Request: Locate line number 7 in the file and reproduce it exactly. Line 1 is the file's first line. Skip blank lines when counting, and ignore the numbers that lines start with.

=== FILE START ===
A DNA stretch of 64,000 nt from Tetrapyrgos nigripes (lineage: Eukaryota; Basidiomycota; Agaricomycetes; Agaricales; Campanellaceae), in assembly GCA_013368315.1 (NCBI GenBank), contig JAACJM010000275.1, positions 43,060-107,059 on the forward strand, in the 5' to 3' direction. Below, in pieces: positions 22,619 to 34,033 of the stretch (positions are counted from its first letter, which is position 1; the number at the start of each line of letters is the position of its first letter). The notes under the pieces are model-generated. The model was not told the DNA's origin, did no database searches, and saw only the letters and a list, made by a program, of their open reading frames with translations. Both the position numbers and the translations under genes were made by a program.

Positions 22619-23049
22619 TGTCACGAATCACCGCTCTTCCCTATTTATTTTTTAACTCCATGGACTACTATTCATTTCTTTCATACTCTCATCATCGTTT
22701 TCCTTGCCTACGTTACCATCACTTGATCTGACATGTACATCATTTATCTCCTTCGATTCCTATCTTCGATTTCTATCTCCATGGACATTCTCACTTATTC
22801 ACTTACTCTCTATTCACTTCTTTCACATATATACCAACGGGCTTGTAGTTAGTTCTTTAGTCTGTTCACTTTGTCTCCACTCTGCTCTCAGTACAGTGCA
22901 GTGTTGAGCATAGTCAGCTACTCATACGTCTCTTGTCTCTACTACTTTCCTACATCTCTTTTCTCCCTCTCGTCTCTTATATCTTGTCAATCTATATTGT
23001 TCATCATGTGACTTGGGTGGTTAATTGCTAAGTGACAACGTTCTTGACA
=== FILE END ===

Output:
23001 TCATCATGTGACTTGGGTGGTTAATTGCTAAGTGACAACGTTCTTGACA